list (1942), we find that 81% of the anxiety states are below average, while only 67% of the depressed and 63% of the
hysterics are below average. For the total neurotic group, 72% are below

average. It would seem, accordingly, that anxious patients are particularly handicapped in tests of night-visual capacity.
Age is a possible factor in these results, as Ferree (1935, 1938), Bishop Harman (1941), Rycroft (1942), and Lister
(1943) have shown that night vision becomes worse with increasing age. The correlation between score and age in the
test used was 0394 086 for the total neurotic group, showing that the older patients have poorer night vision on the
average. The only difference in age between the three neurotic groups which is significant is that between the depressives
and the hysterics; the depressives are rather older than the hysterics. Intelligence, contrary to the contention of Rycroft
(1942) shows little


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correlation with performance; when night visual capacity was correlated with Matrices score, r was found to be 0107
0103. This correlation is not significant.
Scores on this test distinguish significantly not only between neurotics and normals, they also distinguish between the
more seriously ill and the less seriously ill within the hospital. 50 men who had poor scores (4 or under) were compared
with 13 men with high scores (19 or over) with respect to a variety of items, and the following significant differences
were found:
Item Investigated. Percentage Good Group. Percentage Bad Group. C.R.
Considerable unemployment 00 280 441
Poor work history 00 100 238
Discharged from the army 154 460 244
Poor education 77 300 229
Good mental health before illness 615 160 304
Previous mental illness 00 160 308
Well organized personality 769 300 340
Very anxious and highly strung 00 220 376
Obsessional traits 00 140 285
Cyclothymic personality 77 520 367

These findings show conclusively that the group with poor night vision was inferior with respect to general neurotic
tendency to the group with good night vision; they also show that this inferiority was particularly marked with the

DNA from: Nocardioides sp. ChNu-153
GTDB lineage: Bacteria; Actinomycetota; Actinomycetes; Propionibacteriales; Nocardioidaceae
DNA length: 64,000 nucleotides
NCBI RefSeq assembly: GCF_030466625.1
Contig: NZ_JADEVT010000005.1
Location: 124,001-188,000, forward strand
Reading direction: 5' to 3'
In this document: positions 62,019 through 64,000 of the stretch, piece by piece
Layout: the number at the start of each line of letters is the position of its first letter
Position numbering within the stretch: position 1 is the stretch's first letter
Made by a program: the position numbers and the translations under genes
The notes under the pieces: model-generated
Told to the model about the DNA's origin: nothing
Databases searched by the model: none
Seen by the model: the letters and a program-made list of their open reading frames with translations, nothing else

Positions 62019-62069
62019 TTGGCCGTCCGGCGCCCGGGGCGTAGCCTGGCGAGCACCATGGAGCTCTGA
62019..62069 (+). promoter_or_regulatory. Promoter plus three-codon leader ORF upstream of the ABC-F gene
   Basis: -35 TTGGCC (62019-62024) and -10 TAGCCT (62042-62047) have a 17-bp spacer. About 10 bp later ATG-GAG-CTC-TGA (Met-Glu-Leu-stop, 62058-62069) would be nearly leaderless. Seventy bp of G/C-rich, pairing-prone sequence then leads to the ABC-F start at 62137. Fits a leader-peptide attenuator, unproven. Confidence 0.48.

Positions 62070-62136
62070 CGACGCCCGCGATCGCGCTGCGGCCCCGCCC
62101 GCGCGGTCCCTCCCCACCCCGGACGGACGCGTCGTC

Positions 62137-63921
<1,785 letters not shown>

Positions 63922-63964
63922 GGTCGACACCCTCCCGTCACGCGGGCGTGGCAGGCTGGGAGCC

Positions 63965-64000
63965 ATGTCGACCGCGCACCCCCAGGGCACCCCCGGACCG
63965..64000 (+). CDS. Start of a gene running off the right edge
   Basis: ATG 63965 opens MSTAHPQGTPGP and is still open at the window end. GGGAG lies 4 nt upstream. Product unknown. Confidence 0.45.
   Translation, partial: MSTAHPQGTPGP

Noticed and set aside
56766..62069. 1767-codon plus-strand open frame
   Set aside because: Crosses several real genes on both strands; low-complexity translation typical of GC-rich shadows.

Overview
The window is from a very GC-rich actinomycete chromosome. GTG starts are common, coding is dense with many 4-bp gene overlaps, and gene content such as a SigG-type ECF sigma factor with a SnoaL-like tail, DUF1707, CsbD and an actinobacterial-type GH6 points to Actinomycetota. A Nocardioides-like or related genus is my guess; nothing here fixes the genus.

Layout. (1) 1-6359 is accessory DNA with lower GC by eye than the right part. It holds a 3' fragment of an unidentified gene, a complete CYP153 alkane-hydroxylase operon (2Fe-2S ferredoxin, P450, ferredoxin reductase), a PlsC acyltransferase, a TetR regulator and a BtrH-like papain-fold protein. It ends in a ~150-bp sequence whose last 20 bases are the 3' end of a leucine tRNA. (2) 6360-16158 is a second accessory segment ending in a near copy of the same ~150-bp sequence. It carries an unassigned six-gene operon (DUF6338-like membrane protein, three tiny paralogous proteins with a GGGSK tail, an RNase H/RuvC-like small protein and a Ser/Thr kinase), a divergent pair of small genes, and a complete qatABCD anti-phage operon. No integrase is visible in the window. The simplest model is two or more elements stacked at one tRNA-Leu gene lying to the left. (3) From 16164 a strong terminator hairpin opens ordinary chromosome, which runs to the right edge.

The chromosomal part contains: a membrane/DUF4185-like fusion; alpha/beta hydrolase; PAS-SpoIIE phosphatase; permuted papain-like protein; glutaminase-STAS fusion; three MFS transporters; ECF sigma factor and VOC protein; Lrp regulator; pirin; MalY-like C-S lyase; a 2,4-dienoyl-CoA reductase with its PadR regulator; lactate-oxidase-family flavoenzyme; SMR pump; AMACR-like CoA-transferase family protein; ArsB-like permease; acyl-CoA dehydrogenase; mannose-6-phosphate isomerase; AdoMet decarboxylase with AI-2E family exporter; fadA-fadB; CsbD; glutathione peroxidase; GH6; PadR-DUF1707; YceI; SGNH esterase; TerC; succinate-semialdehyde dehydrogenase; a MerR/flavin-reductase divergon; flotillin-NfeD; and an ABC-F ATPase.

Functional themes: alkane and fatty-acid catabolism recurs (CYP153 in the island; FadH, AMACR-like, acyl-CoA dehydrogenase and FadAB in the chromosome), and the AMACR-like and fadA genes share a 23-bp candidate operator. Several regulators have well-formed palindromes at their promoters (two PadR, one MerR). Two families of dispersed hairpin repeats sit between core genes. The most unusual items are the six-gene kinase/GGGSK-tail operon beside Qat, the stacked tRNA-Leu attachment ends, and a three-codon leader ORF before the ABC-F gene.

dysthymic type of personality. No significant differences were observed with respect to the various hysterical traits, nor
did schizoid or hypochondriacal traits show any marked differences.
The interpretation of these findings is by no means easy. Kekcheyev (1943) has pointed out that sensitivity of night vision
is one of the most fluctuating functions of the human organism, and that such factors as fatigue, distension of visceral
organs, and strong stimulation of other sense organs may diminish night vision. These effects he maintains are produced
through the sympathetic part of the autonomic system. It seems possible, then, that in this study also we find evidence of
the greater lability of autonomic reactivity in patients of the dysthymic type; while such an interpretation would be much
in line with our previous discussion more direct evidence on this point would seem desirable before this explanation can
be accepted.
One item of information may be thought to lend support to


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this argument. Kekcheyev (1943) suggested that poor night vision might be the result of fears associated with darkness.
We found that 60% of the men with poor night vision had marked fears of the dark, either in childhood or in adult life,
while only 273% of the men with good night vision had such fears. This difference (t = 23) is of great interest in view
of the known close relation between autonomic activity and fear (Cannon, 1929), and would seem to support the
explanation put forward above.

Choline Esterase Secretion
Of great interest in this connection is also the work of Richter and his associates at this hospital, carried out on clinical